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£5million facelift for the Kew Gardens pagoda which was built for George III and used to test bombs in the Second World War

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Of all Britain’s royal buildings, this has to be the most exotic — and one of the tallest, too. By royal standards, it is also a very tight squeeze.

At the weekend, for example, Buckingham Palace threw open its doors for its annual summer opening — with a special exhibition devoted to the artistic tastes of the Prince of Wales — and more than 550,000 people are expected to troop through between now and September.

The biggest draw is always the Tower of London, with an average of 2.8 million visitors each year, though Windsor Castle is enjoying a bumper summer thanks to the Royal Wedding, welcoming nearly 10,000 people a day.

Compare those figures with the place where I am standing. For numbers are restricted to precisely 35 at any one time inside the Great Pagoda at Kew Gardens.

Nor is this for the faint-hearted or phobic — the top is a daunting 160ft up. Anyone wanting to see the small room at the top where King George III came to enjoy one of the finest views in his kingdom must walk up the very same spiral staircase — and 253 steps — that have been here since the 18th century.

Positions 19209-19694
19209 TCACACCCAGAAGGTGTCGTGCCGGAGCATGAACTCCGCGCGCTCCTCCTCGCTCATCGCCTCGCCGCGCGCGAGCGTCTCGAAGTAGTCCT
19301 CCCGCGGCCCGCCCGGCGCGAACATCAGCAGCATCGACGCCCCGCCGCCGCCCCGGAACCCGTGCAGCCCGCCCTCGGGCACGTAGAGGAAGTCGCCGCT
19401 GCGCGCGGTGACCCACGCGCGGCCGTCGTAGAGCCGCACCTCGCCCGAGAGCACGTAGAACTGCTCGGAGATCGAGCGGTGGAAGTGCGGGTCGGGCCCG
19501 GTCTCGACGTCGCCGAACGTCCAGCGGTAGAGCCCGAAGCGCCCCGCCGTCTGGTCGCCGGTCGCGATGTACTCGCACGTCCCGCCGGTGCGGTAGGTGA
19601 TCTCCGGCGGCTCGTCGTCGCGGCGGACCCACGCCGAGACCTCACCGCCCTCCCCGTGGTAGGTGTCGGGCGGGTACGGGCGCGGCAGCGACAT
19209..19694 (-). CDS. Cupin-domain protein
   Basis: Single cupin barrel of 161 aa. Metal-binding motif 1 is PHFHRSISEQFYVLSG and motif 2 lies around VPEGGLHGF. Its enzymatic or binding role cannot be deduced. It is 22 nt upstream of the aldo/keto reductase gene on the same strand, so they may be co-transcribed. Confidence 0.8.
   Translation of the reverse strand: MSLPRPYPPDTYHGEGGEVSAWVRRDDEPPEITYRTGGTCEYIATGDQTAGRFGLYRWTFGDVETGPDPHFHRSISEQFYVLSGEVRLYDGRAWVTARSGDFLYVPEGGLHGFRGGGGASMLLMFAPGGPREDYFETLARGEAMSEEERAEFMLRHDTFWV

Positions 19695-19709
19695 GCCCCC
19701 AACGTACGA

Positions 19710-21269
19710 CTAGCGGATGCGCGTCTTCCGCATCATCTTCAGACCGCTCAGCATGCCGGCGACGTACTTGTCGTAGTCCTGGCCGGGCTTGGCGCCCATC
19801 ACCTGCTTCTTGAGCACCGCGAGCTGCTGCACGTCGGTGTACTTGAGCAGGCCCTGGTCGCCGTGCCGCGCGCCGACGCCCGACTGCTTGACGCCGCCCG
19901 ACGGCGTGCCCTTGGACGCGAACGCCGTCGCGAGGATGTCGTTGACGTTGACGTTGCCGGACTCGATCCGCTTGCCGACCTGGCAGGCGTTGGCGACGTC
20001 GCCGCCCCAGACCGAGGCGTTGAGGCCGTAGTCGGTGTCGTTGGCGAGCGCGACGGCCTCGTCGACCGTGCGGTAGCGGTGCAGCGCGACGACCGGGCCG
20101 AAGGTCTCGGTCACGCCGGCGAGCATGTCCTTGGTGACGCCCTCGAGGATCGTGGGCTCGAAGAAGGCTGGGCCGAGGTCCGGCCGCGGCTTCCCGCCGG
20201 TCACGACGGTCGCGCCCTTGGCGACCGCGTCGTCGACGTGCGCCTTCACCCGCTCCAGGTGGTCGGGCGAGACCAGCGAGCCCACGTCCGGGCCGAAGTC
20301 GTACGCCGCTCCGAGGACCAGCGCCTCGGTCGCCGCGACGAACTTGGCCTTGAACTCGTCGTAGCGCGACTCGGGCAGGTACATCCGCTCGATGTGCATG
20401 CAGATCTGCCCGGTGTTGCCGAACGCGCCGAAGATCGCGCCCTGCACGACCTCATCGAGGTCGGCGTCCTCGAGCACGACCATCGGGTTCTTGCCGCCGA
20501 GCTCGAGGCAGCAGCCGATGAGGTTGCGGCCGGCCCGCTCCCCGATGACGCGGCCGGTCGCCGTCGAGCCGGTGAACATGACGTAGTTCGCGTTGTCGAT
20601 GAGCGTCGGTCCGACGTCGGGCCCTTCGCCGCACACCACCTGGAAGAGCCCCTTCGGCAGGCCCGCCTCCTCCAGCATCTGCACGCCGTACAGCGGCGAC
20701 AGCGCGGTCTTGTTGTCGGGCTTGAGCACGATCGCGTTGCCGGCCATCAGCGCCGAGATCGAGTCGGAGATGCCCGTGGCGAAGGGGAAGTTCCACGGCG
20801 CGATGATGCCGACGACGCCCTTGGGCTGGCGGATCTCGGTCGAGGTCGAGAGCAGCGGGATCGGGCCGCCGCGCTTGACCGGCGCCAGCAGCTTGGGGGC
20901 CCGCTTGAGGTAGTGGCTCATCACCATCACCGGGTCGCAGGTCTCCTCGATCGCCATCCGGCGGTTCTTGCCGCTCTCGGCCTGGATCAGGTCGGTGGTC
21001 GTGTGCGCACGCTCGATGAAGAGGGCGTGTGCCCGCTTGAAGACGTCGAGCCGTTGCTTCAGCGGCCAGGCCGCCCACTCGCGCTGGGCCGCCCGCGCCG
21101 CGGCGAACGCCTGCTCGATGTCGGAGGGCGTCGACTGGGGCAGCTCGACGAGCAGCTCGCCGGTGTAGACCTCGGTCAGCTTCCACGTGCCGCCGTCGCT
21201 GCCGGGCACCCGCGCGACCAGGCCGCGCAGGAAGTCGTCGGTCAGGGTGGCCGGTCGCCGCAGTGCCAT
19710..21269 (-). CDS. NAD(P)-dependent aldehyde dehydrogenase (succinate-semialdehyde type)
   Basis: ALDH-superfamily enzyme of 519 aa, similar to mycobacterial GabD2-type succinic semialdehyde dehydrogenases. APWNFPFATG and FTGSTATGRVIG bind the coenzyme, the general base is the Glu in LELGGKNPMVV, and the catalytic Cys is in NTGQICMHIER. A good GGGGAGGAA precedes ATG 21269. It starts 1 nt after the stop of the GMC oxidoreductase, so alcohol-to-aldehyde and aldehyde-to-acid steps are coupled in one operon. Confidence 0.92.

The Great Pagoda was Britain’s first skyscraper. It was a building so radical and unusual in its design that many people refused to believe it could remain standing.

Guarded by 80 ornamental dragons, it was also a bewildering thing of wonder to Georgian Britain.

Over more than two and a half centuries, the Great Pagoda has served as a royal retreat, a famous landmark, a top-secret World War II testing site and, latterly, the forgotten gem in Britain’s royal inventory. Now all that has changed — following five years of research, two years of restoration work, 380 tons of scaffolding and £5 million.

It has not looked this good since the reign of George III, for the simple reason that the dragons are back in situ for the first time in more than 200 years.

Appropriately, it was George’s great-great-great-great-great-grandson, the Prince of Wales, who reopened this magnificent curiosity the other day by climbing all ten flights of stairs to the top. Even today, the view is quite remarkable.

On a clear day, you can look out from this vantage point in the South-West London suburbs as far as Windsor Castle in one direction and across to Canary Wharf in the east. The horizon is a little hazy when I arrive but there is still a good view of the capital’s other high-rise landmarks, including the 95-storey Shard and the London Eye.

As a giant landmark, the Great Pagoda was the London Eye of its day, except that the public could not buy tickets. Only the King and his invited guests were allowed inside. The records reveal that on a few occasions, George........

© Mail Online